There is concern that youth may consider using substances to cope with feelings of stress, anxiety, boredom or isolation during the pandemic. To reduce potential of recreational use of medications by youth, it is more important than ever for parents and caregivers to securely store and properly dispose of unused medications.

48% of Canadian households contain potentially harmful prescriptions, yet only 11% of those homes keep their medications locked up or secure. (DFK Tracking Survey, 2017) Prescription and over the counter medications that are kept in unlocked medicine cabinets at home are susceptible to diversion, non-medical use and problematic use. 

“Secure your old medications until you can return them, it’s a great move.”

The Pill Fairy returns this year to remind parents that he doesn’t exist – so they need to take positive action themselves to keep their kids safe. The National Drug Drop-off campaign is supported by a multi-media campaign led by ad agency FCB in Montreal.

 Several organizations are joining Drug Free Kids to promote National Drug Drop-off Month, including the Health Products Stewardship Association.

We can all play a part in keeping young people safe from the harms of non-medical prescription use. Medications in the home can be accidentally ingested by children, used by family members or even stolen and diverted to the black market. Positive actions like securing all medications in the home and returning them to the HPSA network of community pharmacies for safe disposal go a long way to ensuring that Canadian children are protected from the harms of accidental overdose and problematic use of these drugs. Terri Drover, Director General, Health Products Stewardship Association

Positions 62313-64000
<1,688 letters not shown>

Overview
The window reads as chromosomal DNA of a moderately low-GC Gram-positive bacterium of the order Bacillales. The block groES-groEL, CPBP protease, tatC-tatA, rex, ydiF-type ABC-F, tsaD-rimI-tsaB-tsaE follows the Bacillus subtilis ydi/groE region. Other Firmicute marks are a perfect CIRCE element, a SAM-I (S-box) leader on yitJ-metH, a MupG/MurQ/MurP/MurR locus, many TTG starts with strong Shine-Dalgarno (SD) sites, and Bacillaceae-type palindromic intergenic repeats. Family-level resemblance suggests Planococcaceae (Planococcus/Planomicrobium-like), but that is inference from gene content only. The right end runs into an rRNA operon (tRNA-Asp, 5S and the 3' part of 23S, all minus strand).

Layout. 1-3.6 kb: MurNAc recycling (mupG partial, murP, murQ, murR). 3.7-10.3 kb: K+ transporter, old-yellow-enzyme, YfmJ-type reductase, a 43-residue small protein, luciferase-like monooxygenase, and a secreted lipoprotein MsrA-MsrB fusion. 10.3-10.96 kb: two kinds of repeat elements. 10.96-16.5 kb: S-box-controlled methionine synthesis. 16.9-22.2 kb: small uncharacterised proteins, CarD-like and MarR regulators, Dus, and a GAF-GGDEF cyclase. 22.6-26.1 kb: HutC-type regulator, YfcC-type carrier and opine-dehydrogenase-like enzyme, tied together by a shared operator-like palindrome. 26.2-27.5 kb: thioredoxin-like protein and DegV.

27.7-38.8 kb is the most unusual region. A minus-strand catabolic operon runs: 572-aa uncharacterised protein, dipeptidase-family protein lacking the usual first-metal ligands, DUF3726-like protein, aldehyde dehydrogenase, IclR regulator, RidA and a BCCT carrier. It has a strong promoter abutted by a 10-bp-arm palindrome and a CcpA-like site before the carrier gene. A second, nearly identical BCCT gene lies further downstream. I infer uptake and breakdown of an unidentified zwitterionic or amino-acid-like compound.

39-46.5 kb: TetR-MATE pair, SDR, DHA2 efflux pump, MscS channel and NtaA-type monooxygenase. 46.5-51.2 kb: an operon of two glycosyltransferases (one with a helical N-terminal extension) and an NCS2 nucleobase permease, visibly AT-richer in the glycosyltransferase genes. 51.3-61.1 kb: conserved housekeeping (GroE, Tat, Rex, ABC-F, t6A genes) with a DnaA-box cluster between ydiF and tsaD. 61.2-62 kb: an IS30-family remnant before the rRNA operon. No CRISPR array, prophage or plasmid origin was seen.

About Drug Free Kids Canada

Drug Free Kids Canada is a private sector, non-profit organization that creates and disseminates drug education and prevention messages with the help of their partners in advertising, research and media. DFK also offers parents valuable tools and practical tips on how to start the conversation with their kids at



For more information:

Chantal Vallerand

Executive Director